WFP is assisting young mothers and children with nutrition programmes in over 930 Mother and Child Health and Nutrition (MCHN) centres across Somalia. In many centres, WFP works together with UNICEF, who treat severe acute malnutrition, while WFP addresses moderate acute malnutrition. With the United Nations warning of a risk of famine, these centres and others like it is just one of the critical ways that the international community can urgently and effectively address the impacts of the severe drought on the health of women and small children.

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01/31/2017 - 18:03
Cash and Vouchers

"Given the scale of the needs, it was necessary for WFP and UNICEF work together to provide a coherent response to try and improve the living conditions of the displaced persons, especially those of women and children who are most vulnerable," said Philippe Martou, WFP Head of Office in North Kivu. 

Experience has shown that when households receive the money directly in their hands, they really appreciate the ability to choose their purchases according to their priorities. 

Kavira (23) a mother of six, explains that she had to seek refuge in Kanyabayonga because of communal violence in her home village in Nyanzale. She fled almost empty-handed and is now living with members of her extended family in Kanyabayonga. The latter welcomed her in their small and deteriorate house made of clay and wood in October 2016.
"Receiving the money was a blessing because now I can buy food, kitchen utensils and new clothes for my children," she says. “And at least I now have something to share with my relatives.”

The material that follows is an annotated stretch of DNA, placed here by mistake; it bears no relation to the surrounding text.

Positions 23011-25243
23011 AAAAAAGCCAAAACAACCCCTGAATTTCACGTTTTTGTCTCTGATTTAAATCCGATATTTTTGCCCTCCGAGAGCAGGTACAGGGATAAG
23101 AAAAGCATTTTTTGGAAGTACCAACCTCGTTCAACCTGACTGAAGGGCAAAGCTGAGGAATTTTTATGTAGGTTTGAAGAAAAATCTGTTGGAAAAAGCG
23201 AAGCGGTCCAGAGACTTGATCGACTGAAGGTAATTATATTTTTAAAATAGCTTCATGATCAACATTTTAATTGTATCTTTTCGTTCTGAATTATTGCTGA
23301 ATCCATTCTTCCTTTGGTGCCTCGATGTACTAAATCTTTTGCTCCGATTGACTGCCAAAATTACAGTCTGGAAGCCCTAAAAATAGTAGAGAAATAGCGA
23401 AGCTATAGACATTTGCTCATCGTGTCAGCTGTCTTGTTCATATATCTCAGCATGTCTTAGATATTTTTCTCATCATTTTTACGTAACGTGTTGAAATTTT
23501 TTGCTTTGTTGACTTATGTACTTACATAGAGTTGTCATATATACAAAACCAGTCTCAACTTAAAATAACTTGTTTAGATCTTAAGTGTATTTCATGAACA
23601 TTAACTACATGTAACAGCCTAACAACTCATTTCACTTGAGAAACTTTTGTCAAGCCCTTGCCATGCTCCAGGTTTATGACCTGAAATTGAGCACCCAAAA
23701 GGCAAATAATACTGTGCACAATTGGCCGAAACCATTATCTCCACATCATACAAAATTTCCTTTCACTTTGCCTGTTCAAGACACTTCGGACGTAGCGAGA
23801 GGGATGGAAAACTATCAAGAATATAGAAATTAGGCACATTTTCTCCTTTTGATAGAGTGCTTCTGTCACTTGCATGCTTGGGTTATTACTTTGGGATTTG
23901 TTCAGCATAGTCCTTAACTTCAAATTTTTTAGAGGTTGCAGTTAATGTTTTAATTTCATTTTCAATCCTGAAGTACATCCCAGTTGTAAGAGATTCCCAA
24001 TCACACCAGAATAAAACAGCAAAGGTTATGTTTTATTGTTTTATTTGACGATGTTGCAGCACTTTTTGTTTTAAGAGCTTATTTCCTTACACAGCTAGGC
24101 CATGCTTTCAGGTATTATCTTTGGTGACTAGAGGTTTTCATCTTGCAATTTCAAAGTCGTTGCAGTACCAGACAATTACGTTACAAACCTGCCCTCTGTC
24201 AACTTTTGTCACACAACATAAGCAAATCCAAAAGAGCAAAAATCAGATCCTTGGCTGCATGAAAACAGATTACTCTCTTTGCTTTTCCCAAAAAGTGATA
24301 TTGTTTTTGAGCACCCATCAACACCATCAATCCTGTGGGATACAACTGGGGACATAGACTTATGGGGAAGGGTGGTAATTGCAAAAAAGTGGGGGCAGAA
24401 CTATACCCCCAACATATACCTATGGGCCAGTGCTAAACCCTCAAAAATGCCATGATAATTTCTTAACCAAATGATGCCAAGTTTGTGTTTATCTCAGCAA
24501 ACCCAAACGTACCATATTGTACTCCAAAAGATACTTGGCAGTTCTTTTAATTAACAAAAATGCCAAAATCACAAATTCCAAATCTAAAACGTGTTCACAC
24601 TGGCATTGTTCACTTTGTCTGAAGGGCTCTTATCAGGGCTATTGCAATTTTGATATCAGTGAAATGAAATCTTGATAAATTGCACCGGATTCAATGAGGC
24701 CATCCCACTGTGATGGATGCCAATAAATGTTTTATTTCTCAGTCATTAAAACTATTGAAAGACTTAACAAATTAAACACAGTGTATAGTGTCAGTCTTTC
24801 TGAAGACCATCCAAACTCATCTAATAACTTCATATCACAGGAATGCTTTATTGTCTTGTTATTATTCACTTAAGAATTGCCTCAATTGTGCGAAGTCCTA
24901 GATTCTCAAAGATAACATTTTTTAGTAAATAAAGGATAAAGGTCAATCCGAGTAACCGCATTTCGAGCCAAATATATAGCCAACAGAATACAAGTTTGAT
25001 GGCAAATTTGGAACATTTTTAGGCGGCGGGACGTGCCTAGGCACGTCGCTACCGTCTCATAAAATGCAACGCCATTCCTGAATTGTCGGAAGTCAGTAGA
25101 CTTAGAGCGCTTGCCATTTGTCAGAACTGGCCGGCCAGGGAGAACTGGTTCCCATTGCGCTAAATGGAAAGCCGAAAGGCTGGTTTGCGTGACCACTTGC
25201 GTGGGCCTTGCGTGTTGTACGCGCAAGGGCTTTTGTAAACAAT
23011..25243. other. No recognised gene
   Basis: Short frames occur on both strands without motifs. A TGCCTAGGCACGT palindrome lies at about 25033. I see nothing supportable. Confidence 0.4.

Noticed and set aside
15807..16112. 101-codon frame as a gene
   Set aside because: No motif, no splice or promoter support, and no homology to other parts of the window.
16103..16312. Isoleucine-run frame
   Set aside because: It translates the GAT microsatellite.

Each of the 12,800 households assisted received a sum of US$ 92 - 185 dollars, depending on the number of persons in the family unit. With this money, they were able to meet food needs as well as buy essential household items such as soap and other toiletries.
"Winning the fight against hunger requires flexibility and innovation,” says Philippe Martou. “Cash transfers have many benefits. Not only do they allow vulnerable families to buy the food of their choice. They also help the local economy. Finally for WFP, this type of assistance eliminates storage and transportation costs associated with the traditional food distributions. This way of doing things makes sense for everyone.”

Through this joint intervention, the participating organizations have undertaken the largest money transfer operation - both in terms of the sums mobilized and the number of beneficiaries reached - that they’ve ever done in the DRC.

More than 90,000 vulnerable people were assisted through cash transfers in Kanyabayonga, in the east of the Democratic Republic of the Congo (DRC) in November 2016. The World Food Programme (WFP) and the UN Children’s Fund (UNICEF) in partnership with Mercy Corps, Diakonie and Programme d’Appui au Développement (PAP) carried out this operation to meet the needs of people displaced because of armed conflict in Lubero and Rutshuru territories, eastern DRC.